Understanding Endophytes: The history and morphology of endophytes and comparison of endophyte-infected tall fescue in the US

Tall fescue is a dominant grass across the US

Tall fescue is a deep-rooted, persistent perennial grass that is considered high-quality forage for livestock. Tall fescue originated from Europe and was likely brought here by early European settlers. Kentucky 31 (KY-31), infamous fescue cultivar released in 1942, is well adapted to the eastern states and has become a dominant grass that filled a void in the landscape and a need for farmers. Yet by the early 1950s poor animal performance, with lower-than-expected average daily gains, low conception rates, lower milk production, poor heat tolerance, and vasoconstriction that resulted in loss of hooves and tails had been observed in cattle (Stuedemann and Hoveland 1988). Pregnant mares consuming KY-31 tall fescue have been reported with reduced milk production, prolonged gestation (up to 27 days longer), abortions, and thickened placentas (Cross et al 1995, Blodgett 2001).

Discovering an endophyte and the cause of fescue toxicosis

In the 1970s a USDA scientist Charles Bacon observed an endophyte (endo=inside, phyte=plant) associated in fescue pastures that correlated with fescue toxicosis (Bacon et al 1977). This endophyte is a fungus that remains inconspicuous in its host, colonizing the above ground tissue and is also transmitted to the next generation via the seed (Fig. 1). As our knowledge of this fungus improved it underwent several name changes (Epichloë typhina, Acremonium coenophialum, Neotyphodium coenophialum), but is now known as Epichloë coenophiala (Leutchmann et al 2014). What makes tall fescue toxic to livestock is not simply the endophyte but the fact that the endophyte can produce toxic compounds known as ergot alkaloids, such as ergovaline (Fig. 2A) (Porter et al 1981). These mycotoxins can interfere with the receptors such as those for dopamine and serotonin (Klotz 2015).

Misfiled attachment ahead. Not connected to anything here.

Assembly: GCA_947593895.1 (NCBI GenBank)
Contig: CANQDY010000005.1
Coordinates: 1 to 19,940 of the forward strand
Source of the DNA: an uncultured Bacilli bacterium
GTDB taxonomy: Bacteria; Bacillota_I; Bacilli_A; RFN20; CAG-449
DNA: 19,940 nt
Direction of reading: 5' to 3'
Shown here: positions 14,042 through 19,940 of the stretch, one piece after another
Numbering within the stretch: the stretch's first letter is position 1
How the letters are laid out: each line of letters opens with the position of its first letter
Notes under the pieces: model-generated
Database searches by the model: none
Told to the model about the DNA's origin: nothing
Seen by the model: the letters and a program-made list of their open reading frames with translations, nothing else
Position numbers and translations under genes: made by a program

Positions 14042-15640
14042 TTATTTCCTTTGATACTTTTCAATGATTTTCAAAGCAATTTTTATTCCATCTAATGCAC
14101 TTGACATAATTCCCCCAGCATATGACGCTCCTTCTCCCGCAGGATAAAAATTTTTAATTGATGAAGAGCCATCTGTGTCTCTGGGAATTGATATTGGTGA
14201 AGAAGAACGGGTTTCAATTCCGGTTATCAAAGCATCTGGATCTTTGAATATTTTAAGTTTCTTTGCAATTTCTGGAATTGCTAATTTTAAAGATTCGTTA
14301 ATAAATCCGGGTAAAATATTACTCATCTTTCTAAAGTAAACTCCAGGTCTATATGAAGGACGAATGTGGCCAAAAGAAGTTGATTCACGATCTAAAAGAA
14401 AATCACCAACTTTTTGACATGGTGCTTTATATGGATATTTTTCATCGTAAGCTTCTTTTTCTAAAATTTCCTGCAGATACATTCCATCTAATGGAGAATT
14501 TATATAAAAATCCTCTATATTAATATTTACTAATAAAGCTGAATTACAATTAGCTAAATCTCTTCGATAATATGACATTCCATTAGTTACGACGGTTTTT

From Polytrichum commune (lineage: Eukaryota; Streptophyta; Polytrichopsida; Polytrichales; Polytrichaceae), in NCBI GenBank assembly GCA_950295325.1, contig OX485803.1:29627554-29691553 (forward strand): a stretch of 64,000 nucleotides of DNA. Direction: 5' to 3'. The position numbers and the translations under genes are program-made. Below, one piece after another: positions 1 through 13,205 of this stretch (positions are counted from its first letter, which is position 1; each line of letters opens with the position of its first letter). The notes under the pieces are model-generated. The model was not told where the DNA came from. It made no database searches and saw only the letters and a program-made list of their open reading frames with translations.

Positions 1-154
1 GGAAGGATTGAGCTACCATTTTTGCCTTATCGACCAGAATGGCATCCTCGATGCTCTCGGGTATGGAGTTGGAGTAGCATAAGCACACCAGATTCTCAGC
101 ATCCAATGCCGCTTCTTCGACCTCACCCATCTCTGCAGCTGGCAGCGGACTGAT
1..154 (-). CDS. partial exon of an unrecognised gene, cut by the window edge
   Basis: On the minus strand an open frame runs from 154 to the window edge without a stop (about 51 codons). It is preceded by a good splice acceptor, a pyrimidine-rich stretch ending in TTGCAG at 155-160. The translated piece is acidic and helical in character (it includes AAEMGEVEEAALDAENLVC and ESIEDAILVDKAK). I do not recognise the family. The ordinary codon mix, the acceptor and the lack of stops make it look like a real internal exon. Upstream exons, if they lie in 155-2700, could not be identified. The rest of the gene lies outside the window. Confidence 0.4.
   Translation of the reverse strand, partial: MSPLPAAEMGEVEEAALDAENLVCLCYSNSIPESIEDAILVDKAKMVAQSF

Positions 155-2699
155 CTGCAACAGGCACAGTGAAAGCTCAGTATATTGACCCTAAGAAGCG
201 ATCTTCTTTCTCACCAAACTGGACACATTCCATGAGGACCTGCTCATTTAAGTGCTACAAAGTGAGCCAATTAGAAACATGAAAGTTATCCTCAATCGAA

Figure 1. Endophyte in tall fescue detected by microscopy. (A) Sample from a the pseudostem of a fescue leaf sheath. The endophyte is stained blue and seen as the convoluted vertical lines. The outline of the plant cells is not visible. (B) Sample from an endophyte-infected fescue seed. The endophyte is the blue squiggly lines. The plant aleurone layer is visible as blue stained irregular shapes.

How are ergot alkaloids produced?

The endophyte found in Kentucky 31 has a set of genes (genetic machinery) that encode the biosynthetic steps required to generate ergot alkaloids that cause livestock toxicity. Ergovaline (Fig.2A) is an ergot alkaloid that can be detected in KY-31 fescue pastures. Although produced by the fungus, production of ergot alkaloids can also respond to environmental and management triggers. As example, when nitrogen is applied to the field this can increase production of the ergot alkaloids. In addition, the various parts of the plant can also have different concentrations of ergot alkaloids. During the vegetative stage of fescue growth, the endophyte is predominantly in the leaf sheath and pseudostem of the plant and very little endophyte is present in the blade. This is a great reason to make sure E+ KY-31 isn’t overgrazed otherwise the livestock will be eating fescue with the highest amounts of endophyte and the highest concentration of ergot alkaloids, whereas the leaf blades can contain much lower levels (Takach et al 2012). Once the inflorescences start to develop, the endophyte starts to colonize the developing seed heads, which is a peak time for ergot alkaloid production (Smith et al 2009).